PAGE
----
When the winds are right, dust from the deserts of the U.S. Southwest blows onto the snow-capped Rocky Mountains. How do dirty snowfields contribute to the loss of more than 250 billion gallons of water in the Colorado River?
This interactive visualization provides information in text, graphic, and video format about renewable energy technologies. Resource in the Student's Guide to Global Climate Change, part of EPA Climate Change Division.
The speakers will address the alignment of InTeGrate principals with the Next Generation Science Standards (NGSS), demonstrate how to use InTeGrate modules to transforming teacher preparation, and how this topic extends to STEM teacher preparation in general.
2016 InTeGrate professional development webinar series
May 11, 2016
This webinar will provide an opportunity to hear from faculty who are working with diverse students to broaden the distribution of geoscience and environmental science knowledge and awareness at the undergraduate level. Diane Doser and Joshua Villalobos are leaders of the El Paso Higher Education Community InTeGrate Implementation Program, and will discuss the role of building local relevance using societal issues and the effectiveness of using diverse pedagogical approaches in teaching to a minority group.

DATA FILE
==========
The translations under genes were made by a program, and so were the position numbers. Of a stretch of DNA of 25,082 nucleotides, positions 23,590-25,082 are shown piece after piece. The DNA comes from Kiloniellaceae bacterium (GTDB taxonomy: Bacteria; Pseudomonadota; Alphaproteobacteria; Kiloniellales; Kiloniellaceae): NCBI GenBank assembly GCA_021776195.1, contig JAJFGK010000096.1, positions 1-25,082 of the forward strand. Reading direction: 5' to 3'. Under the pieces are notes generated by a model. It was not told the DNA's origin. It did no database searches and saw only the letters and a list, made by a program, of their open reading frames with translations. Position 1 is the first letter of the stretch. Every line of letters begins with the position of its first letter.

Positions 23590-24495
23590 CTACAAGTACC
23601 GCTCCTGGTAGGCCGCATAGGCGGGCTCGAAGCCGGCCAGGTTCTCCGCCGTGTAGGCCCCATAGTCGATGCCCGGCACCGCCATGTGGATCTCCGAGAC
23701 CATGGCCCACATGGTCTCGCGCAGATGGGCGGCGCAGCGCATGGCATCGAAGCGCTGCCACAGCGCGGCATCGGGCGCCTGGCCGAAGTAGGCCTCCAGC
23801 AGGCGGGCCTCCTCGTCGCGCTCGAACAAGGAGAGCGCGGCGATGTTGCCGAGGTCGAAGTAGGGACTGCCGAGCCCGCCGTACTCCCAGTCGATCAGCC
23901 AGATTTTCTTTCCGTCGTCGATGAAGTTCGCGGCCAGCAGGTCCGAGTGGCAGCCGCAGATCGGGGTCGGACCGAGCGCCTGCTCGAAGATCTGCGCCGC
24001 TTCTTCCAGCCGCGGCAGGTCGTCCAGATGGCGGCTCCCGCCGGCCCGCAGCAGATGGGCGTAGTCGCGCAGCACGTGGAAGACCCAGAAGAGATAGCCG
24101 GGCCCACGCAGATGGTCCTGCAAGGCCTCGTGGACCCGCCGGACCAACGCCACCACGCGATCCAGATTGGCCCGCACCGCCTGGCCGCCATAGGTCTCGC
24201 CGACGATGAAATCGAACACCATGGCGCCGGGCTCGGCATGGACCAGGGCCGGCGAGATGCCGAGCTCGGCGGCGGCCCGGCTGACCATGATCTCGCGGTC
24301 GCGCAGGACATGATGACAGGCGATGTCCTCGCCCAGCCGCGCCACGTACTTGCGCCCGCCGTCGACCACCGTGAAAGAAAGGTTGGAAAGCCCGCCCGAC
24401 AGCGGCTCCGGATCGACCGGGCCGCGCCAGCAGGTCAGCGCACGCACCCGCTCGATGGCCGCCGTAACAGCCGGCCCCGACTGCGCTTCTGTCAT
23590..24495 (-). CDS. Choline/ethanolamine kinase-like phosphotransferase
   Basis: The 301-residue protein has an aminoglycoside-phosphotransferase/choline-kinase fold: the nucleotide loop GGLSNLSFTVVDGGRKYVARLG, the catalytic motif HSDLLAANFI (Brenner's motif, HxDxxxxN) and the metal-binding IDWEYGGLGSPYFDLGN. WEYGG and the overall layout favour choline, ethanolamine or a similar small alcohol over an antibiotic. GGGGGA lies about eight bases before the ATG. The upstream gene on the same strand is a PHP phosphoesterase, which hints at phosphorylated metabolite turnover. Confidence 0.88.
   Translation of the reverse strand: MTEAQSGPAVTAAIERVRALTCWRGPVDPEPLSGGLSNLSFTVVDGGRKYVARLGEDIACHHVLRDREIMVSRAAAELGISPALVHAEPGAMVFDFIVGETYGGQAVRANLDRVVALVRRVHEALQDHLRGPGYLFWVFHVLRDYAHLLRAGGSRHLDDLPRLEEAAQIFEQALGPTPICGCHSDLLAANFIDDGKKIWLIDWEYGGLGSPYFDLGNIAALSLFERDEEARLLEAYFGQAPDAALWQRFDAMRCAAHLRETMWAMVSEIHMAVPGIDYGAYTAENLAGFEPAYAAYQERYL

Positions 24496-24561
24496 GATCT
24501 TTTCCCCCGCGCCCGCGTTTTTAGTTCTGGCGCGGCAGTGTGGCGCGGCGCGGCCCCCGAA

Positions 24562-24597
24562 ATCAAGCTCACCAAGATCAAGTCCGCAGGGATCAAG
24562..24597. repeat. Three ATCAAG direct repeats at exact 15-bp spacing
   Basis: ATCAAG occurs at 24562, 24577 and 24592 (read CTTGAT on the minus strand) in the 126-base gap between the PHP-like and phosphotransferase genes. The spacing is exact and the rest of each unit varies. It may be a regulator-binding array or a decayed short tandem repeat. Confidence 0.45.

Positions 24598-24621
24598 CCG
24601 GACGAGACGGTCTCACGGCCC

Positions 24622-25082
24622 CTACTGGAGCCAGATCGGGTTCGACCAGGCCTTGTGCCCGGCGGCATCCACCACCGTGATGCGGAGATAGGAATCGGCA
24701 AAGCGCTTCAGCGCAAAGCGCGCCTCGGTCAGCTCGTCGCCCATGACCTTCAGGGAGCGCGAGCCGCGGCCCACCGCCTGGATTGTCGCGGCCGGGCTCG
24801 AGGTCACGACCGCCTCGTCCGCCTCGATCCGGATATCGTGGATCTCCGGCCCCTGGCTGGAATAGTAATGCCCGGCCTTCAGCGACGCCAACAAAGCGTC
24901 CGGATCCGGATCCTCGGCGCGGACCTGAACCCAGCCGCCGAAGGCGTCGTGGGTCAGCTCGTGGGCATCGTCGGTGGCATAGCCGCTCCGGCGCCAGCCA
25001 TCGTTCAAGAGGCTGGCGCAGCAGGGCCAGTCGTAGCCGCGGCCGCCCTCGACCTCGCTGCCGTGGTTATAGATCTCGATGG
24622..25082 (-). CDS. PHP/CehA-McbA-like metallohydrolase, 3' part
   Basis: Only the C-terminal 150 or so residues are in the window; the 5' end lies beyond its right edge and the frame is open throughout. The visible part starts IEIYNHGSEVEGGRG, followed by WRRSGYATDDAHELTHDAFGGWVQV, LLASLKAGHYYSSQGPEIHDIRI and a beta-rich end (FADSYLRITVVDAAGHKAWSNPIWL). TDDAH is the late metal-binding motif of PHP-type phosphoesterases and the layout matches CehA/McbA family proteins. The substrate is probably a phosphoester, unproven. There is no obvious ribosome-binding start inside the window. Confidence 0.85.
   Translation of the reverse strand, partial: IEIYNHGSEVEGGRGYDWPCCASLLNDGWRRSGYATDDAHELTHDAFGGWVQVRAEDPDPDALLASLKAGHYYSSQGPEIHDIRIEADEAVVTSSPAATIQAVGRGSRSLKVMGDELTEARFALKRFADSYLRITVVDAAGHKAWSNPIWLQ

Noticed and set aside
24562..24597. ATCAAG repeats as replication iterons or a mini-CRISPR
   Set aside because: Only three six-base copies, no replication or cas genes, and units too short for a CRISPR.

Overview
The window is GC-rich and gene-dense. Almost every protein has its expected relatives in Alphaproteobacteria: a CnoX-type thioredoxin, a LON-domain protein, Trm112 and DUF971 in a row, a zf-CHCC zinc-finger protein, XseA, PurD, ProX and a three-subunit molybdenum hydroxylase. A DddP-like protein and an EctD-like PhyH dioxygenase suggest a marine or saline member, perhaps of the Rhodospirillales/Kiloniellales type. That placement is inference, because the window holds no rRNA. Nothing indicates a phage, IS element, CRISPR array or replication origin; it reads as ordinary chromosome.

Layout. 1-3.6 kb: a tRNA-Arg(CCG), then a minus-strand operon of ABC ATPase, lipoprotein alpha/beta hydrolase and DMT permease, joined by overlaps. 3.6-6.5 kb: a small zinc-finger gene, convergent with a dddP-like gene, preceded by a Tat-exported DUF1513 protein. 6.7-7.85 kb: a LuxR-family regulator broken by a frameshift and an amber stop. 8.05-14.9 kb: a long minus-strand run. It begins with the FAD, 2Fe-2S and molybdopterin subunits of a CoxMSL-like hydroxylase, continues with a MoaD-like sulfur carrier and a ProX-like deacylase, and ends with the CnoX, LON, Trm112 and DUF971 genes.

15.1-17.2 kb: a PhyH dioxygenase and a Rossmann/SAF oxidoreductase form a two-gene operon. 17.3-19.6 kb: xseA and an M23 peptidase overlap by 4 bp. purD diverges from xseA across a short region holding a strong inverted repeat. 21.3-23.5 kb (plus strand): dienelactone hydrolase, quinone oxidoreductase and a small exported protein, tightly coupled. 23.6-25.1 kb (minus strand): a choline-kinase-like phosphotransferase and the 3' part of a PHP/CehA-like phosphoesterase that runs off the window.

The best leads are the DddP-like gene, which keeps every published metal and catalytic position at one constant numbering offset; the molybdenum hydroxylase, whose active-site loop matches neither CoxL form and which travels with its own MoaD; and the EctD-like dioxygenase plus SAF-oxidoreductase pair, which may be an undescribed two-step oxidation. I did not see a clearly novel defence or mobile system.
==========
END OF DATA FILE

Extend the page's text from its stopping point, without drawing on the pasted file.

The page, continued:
This webinar will provide an opportunity to hear from geoscience faculty who connect climate literacy to learning about the Earth in their courses. Cindy Shellito is the author of the InTeGrate module: Climate of Change and will talk about climate literacy principals and share examples of how to teach about them in a course. Julie Bartley and Laura Triplett are leaders of the Gustavus Adolphus College InTeGrate Implementation Program that works to weave climate science across the curriculum.
When deciding if a snow event qualifies as a federal disaster, FEMA considers, among other things, how the event compares to previous snowstorms in the historical record. After spending a week going through those records, NECI's Deke Arndt talks about why snow can be the most difficult kid in the climate schoolroom.